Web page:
It is our opinion that there is no shortage of topics to be written about. Risk being open and human. If you want to write children’s stories, sit with children and listen to their stories, their interests. Talk to others who seem to share your particular fascinations with certain topics or issues.

It may seem we are being redundant but we truly believe if you watch–nature, people, animals–you will be afforded more topics and more in-depth material than you ever felt possible. One thing, as a side-note, that we find fascinating, is sitting in a waiting room anywhere, or a library and notice what people are reading, doing to amuse themselves. And many times, we wind up researching and developing topics that have personal significance to us. In short, the things to write about are there–You just have to see them, hear them, and put them into words.
Happy adventures in writing.

Judy Kukuruza’s book “One Body, Many Souls” can be found on Amazon at; Their website is at Their blog is at

Please follow and like us:

Blogs by J. Kukuruza

When it comes to blogs, have you ever thought about how many different blogs you may read? What topics they cover? Do some inspire you to want to respond? To offer a comment at the end? If so, then great! Blogs are actually as important and even more often read than op-ed offerings in a small town newspaper. If you choose to blog, they can be offered as your opinion, or about facts you have on a topic or issue–IF you blog.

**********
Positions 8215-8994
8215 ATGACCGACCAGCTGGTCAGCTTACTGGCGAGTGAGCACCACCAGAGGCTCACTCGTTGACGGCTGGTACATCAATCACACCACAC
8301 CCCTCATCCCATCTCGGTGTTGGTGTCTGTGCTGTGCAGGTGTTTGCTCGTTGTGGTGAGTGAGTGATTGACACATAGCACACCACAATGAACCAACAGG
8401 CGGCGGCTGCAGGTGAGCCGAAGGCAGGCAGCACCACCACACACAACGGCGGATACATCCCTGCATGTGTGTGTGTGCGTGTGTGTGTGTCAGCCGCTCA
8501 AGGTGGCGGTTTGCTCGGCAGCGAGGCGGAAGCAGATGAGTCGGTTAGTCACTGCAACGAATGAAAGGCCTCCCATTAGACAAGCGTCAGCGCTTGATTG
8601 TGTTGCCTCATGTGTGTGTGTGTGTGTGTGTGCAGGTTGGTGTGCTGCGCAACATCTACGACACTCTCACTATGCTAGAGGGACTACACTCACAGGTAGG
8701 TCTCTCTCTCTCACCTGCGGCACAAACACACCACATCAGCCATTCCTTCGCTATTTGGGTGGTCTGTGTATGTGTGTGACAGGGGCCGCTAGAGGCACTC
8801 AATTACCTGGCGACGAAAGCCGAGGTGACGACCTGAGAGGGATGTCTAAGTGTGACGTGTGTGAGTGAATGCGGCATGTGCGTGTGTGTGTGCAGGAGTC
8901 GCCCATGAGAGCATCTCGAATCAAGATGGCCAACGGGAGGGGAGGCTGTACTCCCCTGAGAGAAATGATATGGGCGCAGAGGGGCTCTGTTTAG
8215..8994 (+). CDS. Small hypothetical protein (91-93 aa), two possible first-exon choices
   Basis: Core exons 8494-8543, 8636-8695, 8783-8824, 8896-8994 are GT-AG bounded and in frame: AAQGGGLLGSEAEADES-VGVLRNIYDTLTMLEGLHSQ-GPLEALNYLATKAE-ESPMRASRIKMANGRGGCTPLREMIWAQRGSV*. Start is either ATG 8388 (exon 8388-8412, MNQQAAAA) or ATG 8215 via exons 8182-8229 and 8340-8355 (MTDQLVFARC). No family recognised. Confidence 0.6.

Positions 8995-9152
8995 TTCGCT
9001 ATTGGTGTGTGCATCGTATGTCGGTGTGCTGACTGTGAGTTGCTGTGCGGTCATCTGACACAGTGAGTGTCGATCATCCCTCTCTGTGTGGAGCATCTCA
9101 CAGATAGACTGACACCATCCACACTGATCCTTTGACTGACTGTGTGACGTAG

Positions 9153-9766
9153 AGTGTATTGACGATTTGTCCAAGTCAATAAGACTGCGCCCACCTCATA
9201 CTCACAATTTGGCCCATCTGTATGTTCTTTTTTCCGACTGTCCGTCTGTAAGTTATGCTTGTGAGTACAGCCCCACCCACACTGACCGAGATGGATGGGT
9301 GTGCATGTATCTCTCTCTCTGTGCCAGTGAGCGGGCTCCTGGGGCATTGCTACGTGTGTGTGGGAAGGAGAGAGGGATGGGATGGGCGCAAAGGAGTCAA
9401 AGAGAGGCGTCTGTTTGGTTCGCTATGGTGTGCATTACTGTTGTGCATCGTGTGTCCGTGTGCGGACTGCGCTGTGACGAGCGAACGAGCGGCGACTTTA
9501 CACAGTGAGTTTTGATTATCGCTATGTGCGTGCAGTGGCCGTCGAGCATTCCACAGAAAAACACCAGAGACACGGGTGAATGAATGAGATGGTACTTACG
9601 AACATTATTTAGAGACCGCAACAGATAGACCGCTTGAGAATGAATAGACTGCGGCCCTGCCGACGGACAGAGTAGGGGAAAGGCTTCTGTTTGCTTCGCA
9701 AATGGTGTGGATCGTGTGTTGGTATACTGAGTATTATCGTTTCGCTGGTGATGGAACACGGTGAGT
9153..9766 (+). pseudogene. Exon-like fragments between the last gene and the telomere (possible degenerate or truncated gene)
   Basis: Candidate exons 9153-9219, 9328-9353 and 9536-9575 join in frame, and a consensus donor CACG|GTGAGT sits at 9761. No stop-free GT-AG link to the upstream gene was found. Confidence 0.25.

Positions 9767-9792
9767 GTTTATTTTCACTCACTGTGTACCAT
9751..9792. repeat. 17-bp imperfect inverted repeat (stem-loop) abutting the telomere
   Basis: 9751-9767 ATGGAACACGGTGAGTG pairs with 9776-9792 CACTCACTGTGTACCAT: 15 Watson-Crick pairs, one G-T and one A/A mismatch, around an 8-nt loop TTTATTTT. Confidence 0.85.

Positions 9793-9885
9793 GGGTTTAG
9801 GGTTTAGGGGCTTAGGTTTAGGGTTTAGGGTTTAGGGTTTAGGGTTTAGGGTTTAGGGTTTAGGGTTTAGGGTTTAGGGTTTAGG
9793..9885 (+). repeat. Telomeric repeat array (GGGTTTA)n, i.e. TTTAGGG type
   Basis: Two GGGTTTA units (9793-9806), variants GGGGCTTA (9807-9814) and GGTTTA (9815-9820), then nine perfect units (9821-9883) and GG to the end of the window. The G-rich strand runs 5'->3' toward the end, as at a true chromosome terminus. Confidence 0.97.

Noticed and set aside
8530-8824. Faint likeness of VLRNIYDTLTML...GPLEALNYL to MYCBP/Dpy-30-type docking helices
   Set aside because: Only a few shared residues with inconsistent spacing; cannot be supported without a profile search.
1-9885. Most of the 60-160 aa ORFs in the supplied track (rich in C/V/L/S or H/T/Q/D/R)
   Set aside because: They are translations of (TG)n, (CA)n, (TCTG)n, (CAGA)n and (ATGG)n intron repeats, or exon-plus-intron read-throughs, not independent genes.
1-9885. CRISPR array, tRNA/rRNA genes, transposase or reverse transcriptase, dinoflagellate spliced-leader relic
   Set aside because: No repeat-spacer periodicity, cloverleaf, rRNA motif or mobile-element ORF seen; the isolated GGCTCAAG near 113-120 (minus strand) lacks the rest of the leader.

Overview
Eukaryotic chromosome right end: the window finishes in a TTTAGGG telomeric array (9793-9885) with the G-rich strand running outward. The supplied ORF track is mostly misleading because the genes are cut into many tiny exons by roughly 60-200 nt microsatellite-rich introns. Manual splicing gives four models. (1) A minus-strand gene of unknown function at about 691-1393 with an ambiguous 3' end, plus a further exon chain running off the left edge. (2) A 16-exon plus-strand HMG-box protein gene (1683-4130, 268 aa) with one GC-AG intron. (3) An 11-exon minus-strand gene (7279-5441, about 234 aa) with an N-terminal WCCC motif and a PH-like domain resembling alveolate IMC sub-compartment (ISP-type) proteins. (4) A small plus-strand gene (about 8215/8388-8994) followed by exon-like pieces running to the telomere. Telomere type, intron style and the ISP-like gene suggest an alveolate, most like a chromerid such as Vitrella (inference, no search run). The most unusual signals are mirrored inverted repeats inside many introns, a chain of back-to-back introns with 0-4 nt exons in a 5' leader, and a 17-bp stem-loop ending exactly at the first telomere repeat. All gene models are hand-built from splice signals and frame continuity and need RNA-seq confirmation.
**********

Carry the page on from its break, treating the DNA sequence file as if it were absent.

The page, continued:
There really are no restrictions when you blog. You are not confined to a word count or paragraph count because these are irrelevant in a blog. Of course, if you go on for several pages or thousands of words, you may lose your reader’s interest 🙁 Many aspiring writers appreciate the freedom blogging offers. As your blog gains an audience, there are responses or helpful criticisms from the readers, allowing you to polish and work on your writing and gain the pointers you may be seeking. Remember–the better your writing, the bigger your audience and it becomes a win/win for you and your readers /followers.